The primary issue with The Lost Child‘s gameplay is simply that dungeons drag on a bit too much. The exploration, puzzles, and layouts are generally enjoyable to experience, but nearly every Layer feels like it could’ve either ended a floor earlier or had each floor slightly shortened. It’s not helped by a distinct lack of variety within each dungeon; every floor looks almost identical to the last. Thankfully, there is an auto-move feature and adjustable movement speed, so traipsing back and forth isn’t as annoying as it might’ve been. Fortunately, combat remains highly effective throughout the game, and its quick pacing helps to ensure that, even though dungeons are lengthy, random encounters don’t add more to it than is strictly necessary and don’t leave players stuck having to remember where exactly they were in their explorations. Meanwhile, all of the options for capturing and raising Astrals make the experience related to them both enjoyable and engaging; there’s a nice sense of accomplishment in both capturing new Astrals and in EVILving them into new forms, and there’s a large number to both fight and collect.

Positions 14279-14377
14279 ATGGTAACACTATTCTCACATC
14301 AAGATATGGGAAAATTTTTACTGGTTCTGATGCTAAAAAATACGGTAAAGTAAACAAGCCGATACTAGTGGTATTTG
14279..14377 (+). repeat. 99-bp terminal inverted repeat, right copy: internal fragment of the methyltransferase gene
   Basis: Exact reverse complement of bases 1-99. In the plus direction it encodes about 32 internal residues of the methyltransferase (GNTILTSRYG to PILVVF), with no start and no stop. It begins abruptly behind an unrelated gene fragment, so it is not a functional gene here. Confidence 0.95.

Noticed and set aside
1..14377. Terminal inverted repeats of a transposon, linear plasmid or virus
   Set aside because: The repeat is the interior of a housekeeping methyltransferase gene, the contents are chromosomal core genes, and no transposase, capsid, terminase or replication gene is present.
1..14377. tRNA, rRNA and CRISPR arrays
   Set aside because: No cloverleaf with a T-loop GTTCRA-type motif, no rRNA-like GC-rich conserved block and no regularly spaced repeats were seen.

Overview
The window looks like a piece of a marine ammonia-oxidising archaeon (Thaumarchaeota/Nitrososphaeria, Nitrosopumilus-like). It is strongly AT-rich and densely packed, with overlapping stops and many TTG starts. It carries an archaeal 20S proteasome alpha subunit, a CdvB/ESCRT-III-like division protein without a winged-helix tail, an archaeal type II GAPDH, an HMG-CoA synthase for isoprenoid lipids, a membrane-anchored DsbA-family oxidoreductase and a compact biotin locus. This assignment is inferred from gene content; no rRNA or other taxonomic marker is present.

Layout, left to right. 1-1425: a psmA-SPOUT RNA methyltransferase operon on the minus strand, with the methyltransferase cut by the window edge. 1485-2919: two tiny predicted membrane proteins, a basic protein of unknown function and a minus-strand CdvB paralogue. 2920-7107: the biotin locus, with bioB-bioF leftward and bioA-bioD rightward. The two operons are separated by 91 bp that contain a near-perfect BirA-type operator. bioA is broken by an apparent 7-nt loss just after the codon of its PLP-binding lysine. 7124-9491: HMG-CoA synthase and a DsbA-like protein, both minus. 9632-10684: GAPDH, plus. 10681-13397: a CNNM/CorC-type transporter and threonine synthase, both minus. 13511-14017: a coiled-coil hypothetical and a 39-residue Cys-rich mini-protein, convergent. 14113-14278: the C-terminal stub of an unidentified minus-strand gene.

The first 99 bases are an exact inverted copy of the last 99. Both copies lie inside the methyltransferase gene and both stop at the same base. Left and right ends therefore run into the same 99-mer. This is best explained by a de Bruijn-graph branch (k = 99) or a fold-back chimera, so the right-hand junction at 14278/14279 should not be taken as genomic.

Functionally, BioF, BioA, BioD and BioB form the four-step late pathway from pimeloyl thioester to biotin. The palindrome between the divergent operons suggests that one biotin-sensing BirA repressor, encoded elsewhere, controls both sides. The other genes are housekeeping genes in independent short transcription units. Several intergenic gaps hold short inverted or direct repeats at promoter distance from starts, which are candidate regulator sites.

The Lost Child’s story does a good job in giving players tasks to do and moving things on from one dungeon to the next. Hayato is generally a silent protagonist, though players are given the opportunity to respond at various points. These decisions don’t affect the story, instead simply giving a bonus of additional Karma depending on which response was given. Fortunately, Lua has enough character to cover Hayato’s general lack of it and enable the pair to seem like they make for an effective and willing partnership.